Communist Party all set to endorse 2nd term for China's Xi

China's ruling Communist Party has elected 2,287 delegates for next month's key Congress, which is widely expected to endorse a second five-year term for President Xi Jinping and appoint a new set of officials backed by him.

The delegates were elected to take part in the 19th National Congress of the Communist Party of China (CPC) to be held here from October 18, an official statement here said today.

Considerable significance is being attached to the meeting as Xi who has emerged as the most powerful leader, heading the party, the presidency and the military in his five-year tenure, is set for a second term after consolidating his hold on all centres of power in China.

He has already been declared as a 'core leader' of the party, a status enjoyed by its founder Mao Zedong and his successor, Deng Xiaoping.

Thousands of officials of the party from top to bottom were removed or punished in the five-year campaign against corruption, which Xi also effectively used to strengthen his position at the helm.

Observers here say the party and the government are going to get a makeover with a new set of officials at almost all levels, including the military.

The only survivor is expected to be Premier Li Keqiang who in the last few years played second fiddle to Xi focusing mostly on managing the economy which continued to slow down.

The People's Liberation Army (PLA) too is expected to have a new set of commanders at the top after the Congress.

Foreign observers keeping a close watch on the party say though Xi clinically consolidated his power, murmurs of dissent were felt over the slowing economy as well as the recent handling of the Dokalam crisis with India in which China agreed to halt its road-building after a 73-day standoff following objections from India after a shrill Chinese media campaign.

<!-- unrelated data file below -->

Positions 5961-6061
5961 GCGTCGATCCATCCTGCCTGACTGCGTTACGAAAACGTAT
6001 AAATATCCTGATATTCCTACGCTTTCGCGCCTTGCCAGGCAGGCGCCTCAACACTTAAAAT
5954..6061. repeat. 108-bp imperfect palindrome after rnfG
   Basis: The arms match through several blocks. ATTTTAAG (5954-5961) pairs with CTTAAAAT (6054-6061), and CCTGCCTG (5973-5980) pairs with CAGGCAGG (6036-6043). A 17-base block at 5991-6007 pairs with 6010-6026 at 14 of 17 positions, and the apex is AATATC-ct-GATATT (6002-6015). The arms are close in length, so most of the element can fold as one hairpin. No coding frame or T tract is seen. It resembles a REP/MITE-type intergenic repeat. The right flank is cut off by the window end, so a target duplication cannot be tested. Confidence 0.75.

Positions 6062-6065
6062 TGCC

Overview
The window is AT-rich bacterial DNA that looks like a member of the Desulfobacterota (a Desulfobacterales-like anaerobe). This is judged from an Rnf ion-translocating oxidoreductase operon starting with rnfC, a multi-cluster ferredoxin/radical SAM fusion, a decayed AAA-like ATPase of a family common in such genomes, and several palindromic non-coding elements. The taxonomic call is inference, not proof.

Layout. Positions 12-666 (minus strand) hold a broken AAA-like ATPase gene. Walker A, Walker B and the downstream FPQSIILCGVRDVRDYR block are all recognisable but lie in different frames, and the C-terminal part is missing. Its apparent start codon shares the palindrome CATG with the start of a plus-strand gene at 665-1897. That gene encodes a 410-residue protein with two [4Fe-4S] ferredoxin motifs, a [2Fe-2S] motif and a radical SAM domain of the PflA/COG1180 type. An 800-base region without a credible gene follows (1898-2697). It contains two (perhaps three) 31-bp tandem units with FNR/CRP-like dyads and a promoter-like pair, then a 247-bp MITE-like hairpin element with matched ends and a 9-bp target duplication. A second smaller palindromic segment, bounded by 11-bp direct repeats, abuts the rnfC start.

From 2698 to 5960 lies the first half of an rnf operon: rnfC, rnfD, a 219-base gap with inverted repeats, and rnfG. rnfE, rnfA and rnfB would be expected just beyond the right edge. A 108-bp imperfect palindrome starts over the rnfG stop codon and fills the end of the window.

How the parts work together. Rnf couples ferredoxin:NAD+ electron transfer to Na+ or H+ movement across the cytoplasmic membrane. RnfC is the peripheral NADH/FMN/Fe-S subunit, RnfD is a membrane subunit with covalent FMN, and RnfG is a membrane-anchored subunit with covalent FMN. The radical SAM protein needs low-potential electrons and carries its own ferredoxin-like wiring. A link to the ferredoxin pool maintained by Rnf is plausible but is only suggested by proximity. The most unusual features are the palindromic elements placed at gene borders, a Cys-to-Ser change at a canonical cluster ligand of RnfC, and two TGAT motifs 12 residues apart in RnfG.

The escalating crisis with the US over China's close ally North Korea also looms large over the Congress as President Donald Trump ratcheted pressure on Beijing to rein in Pyongyang.

China, which accounts for over 80 per cent of North Korea's external trade, has incurred the displeasure of its neighbour by imposing a series of sanctions including on oil exports.

Amid these problems, Xi is trying to turn the party's focus back on to the CPC's core ideology of Marxism, which was diluted in the last three decades after it opted for massive economic reforms including permitting individual businesses and acquisition of private property on long term lease from the state.

At the CPC's Political Bureau meeting, Xi has called for a profound understanding of Marxism and vigorous promotion of the sensitisation of Marxism.

(This story has not been edited by Business Standard staff and is auto-generated from a syndicated feed.)

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